Investors place growing importance on this topic and are the main drivers of momentum in the ESG space. DE&I is also playing a larger role in manager selection as asset owners and large investment consultants include more questions and criteria during the due diligence process. A survey by the CFA Institute found that 83% of institutional investors value gender diversity specifically, with 55% believing that it drives better performance in investment teams. Even so, governments are passing new regulations to establish quotas for female participation and revamping older regulations with stricter requirements. Examples include Germany , France and California (the first and only U.S. legislation).

    We believe companies lacking transparency in this area or trailing their peers’ DE&I efforts may see negative impacts to their long-term competitiveness, brand reputation or financial condition.

    Governance as Part of DE&I Analysis

    When evaluating companies for our portfolios, we use a proprietary framework to assess each company’s risks related to environmental, social and governance (ESG) issues. Within this framework, we consider DE&I to be sector agnostic and include it under both the Social and Governance pillars of the ESG equation. We specifically look for strong evidence of DE&I as part of a company’s human capital strategy. We believe DE&I to be a material factor for workforce acquisition, and by extension, long-term competitiveness. Gender diversity in the boardroom and in senior and middle management is another of the factors to consider when analyzing a company’s Governance practices. We immediately flag companies with no women on their boards of directors. We also use the Hampton-Alexander Review’s annual “FTSE Women Leaders” report to help evaluate corporate board membership. As part of our proxy voting guidelines, we also support resolutions pertaining to DE&I, including gender and racial pay gap and board parity.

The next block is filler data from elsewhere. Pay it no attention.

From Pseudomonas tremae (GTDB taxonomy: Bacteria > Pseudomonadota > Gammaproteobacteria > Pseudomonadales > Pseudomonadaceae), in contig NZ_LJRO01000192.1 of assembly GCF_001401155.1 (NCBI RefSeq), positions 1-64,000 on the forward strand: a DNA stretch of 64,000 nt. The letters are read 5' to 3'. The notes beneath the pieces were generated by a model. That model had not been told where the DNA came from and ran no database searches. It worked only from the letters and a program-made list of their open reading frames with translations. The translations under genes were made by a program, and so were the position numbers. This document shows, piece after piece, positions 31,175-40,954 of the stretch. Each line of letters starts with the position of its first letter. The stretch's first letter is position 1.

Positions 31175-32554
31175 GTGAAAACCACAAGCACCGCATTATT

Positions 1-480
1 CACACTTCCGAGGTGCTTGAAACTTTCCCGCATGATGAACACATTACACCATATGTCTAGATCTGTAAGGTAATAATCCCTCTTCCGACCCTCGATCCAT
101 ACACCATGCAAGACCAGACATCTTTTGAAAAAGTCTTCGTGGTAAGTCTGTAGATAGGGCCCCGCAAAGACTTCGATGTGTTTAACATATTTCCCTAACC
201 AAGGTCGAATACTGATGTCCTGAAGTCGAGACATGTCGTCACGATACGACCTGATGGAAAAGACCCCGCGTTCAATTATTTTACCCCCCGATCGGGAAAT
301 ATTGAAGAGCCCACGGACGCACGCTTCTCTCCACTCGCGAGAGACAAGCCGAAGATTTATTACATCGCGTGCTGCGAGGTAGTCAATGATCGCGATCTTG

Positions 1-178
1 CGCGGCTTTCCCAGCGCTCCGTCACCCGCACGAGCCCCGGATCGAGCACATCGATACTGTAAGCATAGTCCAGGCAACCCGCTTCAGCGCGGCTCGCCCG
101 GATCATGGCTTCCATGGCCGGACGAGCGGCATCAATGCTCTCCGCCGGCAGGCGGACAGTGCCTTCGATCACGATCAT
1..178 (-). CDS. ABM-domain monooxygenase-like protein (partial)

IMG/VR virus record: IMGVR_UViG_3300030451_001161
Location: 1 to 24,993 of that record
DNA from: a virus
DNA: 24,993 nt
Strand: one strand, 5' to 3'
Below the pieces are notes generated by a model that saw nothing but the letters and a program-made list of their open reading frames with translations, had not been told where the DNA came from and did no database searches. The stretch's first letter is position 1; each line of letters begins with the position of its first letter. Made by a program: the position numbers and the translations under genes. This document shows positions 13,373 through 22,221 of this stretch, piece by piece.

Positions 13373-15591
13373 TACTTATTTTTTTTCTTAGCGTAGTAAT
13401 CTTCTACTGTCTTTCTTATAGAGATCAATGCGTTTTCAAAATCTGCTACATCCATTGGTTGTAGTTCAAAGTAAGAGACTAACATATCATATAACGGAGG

Important information

    A strategy or emphasis on environmental, social and gover¬nance factors (ESG) may limit the investment opportunities available to a portfolio. Therefore, the portfolio may underper¬form or perform differently than other portfolios that do not have an ESG investment focus. A portfolio’s ESG investment focus may also result in the portfolio investing in securities or industry sectors that perform differently or maintain a different risk profile than the market generally or compared to underlying holdings that are not screened for ESG standards.

    The opinions expressed are those of the portfolio team and are no guarantee of the future performance of any American Cen-tury Investments portfolio. This information is for an educational purpose only and is not intended to serve as investment advice. References to specific securities are for illustrative purposes only and are not intended as recommendations to purchase or sell securities. Opinions and estimates offered constitute our judgment and, along with other portfolio data, are subject to change without notice.

    This information is not intended as a personalized recommen¬dation or fiduciary advice and should not be relied upon for investment, accounting, legal or tax advice. No offer of any security is made hereby. This material is provided for informa¬tional purposes only and does not constitute a recommenda¬tion of any investment strategy or product described herein. This material is directed to professional/institutional clients only and should not be relied upon by retail investors or the public. The content of this document has not been reviewed by any regulatory authority.

    American Century Investment Management (UK) Limited is authorised and regulated by the Financial Conduct Authority. American Century Investment Management (UK) Limited is registered in England and Wales. Registered number: 06520426. Registered office: 12 Henrietta Street, 4th Floor, London, WC2E 8LH.

    ©2020 American Century Proprietary Holdings, Inc. All rights reserved.